Mail Fraud Laws

July 17, 2004

The United States Postal Service (USPS) has jurisdiction when money is sent through the mail for products or services. Postal inspection offices exist in many cities, with about 500 inspectors available to investigate all types of mail frauds. Attorneys in the civil practice section of the agency’s law department and postal inspectors with law degrees are available to prosecute cases. The case selection process is decentralized, so that different types of cases are emphasized in different regions of the country.

Title 39, Section 3005, of the United States Code can be used to block promoters of misleading schemes from receiving money through the mail. If sufficient health hazard or economic detriment exists, an immediate court order to impound mail may be sought under Section 3007 of the code. However, the Postal Service cannot proceed unless the Justice Department approves such action or takes the case itself.

Title 18, Section 1341, provides for criminal prosecution but requires proof of intent to deceive. The maximum penalties are 5 years in prison and a fine for each instance proved. The 1984 Criminal Fine Enhancement Act allows fines of up to $100,000 (or $250,000 if death results) per offense for up to two offenses. However, criminal prosecution is rarely used in cases involving mail-order health products because (a) administrative procedures are simpler and quicker and (b) intent to deceive is difficult to prove when a perpetrator pretends to believe that the product works. The Postal Service does not have jurisdiction when companies take credit card orders by telephone and deliver through private carriers such as United Parcel Service. However, the Justice Department may seek such an injunction under Section 1345, which allows federal district courts to enjoin acts of mail and wire fraud.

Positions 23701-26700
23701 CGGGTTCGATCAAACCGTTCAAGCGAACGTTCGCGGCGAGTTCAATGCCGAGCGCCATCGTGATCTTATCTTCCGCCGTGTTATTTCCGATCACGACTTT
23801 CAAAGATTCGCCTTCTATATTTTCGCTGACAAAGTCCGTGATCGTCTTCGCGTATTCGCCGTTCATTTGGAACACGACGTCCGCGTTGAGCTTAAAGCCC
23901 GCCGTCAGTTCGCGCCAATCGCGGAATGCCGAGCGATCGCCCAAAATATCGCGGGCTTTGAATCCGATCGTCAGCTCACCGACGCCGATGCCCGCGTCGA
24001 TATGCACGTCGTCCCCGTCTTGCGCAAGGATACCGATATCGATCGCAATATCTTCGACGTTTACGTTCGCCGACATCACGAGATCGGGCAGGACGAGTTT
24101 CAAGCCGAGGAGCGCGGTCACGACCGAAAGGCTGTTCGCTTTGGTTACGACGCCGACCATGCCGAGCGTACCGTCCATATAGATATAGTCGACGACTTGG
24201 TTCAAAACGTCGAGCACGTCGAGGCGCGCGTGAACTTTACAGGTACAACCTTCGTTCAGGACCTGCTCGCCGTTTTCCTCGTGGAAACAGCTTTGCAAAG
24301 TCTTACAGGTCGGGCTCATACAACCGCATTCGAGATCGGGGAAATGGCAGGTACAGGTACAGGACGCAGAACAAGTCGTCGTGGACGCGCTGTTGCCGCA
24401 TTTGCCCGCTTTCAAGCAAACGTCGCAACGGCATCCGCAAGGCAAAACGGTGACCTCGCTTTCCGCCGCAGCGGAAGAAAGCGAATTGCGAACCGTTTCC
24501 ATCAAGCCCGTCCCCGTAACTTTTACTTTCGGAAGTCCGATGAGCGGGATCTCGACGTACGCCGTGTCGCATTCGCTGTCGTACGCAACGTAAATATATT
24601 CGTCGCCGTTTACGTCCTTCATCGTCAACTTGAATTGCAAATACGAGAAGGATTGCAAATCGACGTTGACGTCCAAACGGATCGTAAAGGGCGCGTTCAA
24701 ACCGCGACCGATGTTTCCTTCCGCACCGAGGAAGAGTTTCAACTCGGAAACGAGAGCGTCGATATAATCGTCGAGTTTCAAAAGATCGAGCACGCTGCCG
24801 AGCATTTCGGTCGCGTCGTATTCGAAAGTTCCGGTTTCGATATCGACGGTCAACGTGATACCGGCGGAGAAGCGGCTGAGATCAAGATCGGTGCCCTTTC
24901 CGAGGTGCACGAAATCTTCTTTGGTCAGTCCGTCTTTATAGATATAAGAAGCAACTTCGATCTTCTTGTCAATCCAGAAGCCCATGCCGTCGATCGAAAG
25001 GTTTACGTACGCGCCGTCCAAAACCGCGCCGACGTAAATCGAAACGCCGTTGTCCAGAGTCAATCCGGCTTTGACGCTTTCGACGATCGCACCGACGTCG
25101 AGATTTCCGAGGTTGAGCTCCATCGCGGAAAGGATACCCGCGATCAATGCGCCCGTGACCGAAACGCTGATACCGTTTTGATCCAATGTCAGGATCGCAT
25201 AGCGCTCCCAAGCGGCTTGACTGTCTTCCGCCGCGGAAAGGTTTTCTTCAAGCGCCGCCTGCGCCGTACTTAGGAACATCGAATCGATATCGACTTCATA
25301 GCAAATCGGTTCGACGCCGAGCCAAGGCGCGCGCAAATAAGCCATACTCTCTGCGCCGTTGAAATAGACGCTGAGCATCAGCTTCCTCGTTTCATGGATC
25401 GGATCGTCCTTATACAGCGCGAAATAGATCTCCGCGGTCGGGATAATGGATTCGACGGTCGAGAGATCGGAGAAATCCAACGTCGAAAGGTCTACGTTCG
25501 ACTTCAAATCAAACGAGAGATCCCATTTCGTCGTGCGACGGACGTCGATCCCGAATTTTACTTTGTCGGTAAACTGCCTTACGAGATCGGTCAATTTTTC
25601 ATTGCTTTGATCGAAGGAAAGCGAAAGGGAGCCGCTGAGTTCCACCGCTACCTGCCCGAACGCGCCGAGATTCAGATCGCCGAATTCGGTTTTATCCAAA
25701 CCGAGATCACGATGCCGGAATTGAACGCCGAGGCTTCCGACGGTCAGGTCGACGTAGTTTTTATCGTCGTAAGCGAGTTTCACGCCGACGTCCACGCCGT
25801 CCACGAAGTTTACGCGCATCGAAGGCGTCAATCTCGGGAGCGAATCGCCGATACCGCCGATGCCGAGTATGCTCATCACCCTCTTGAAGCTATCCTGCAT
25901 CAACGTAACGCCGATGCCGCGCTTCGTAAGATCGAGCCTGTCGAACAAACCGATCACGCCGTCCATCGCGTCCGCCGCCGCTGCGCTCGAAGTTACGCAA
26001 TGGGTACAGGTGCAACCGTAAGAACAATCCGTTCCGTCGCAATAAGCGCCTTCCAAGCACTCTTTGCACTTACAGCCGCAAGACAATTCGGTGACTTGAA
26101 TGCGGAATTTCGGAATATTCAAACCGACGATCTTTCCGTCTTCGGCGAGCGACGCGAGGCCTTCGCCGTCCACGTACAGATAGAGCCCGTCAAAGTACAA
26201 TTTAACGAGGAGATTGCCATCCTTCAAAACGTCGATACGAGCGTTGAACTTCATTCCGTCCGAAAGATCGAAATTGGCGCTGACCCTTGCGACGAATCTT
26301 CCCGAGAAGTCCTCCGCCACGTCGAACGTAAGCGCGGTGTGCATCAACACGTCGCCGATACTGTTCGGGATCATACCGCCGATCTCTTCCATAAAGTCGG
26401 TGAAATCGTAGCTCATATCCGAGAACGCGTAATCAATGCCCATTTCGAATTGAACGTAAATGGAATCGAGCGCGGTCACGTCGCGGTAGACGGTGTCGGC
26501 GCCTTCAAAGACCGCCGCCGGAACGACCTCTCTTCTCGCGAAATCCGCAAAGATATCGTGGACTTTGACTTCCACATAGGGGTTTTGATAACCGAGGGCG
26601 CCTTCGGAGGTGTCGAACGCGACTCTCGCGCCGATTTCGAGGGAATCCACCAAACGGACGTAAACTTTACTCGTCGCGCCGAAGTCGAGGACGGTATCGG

When a mail fraud is detected, postal attorneys can file a complaint or seek an agreement with the perpetrator. When a complaint is contested, a hearing is held by an administrative law judge assigned to the Postal Service. If the evidence is sufficient, this judge will recommend that the Postal Service issue a False Representation Order (FRO) blocking money sent through the mail in response to the misleading ads. Although the order can be appealed to the courts, very few companies do this. Each voluntary agreement and FRO is accompanied by a cease-and-desist order that forbids both the challenged acts and similar acts. Under the Mail Order Consumer Protection Amendments of 1983, if this order is violated, the agency can seek a civil penalty in federal court of up to $11,000 per day for each violation.

Most mail-order health schemes attempt to exploit people’s fear of being unattractive. Their promoters are usually“hit-and-run” artists who hope to make a profit before the Postal Service stops their false ads. Common products include “miracle” weight-loss plans, fitness and bodybuilding products, “spot-reducing” devices (claimed to reduce specific parts of the body), antiaging products, and alleged sex aids.

Before the 1983 law was implemented, many unscrupulous mail-order promoters considered legal defense costs and occasional fines as a normal part of their operating overhead. If prosecuted, they would remain in business by changing the wording of an ad, the name of the product, or their company name. For several years after the 1983 law was implemented, its penalty provision appeared to have decreased the number of schemes for mail-order health products. However, in the early 1990s, postal authorities stopped enforcing the law in this area, so the problem has been getting worse.

The USPS Web site archives the mail-fraud cases for which Administrative Law Judge hearings have been held since 1957. Because its searching system is cumbersome, we are archiving the health-related cases.

Click here to access our archive

This page was posted on July 17, 2004.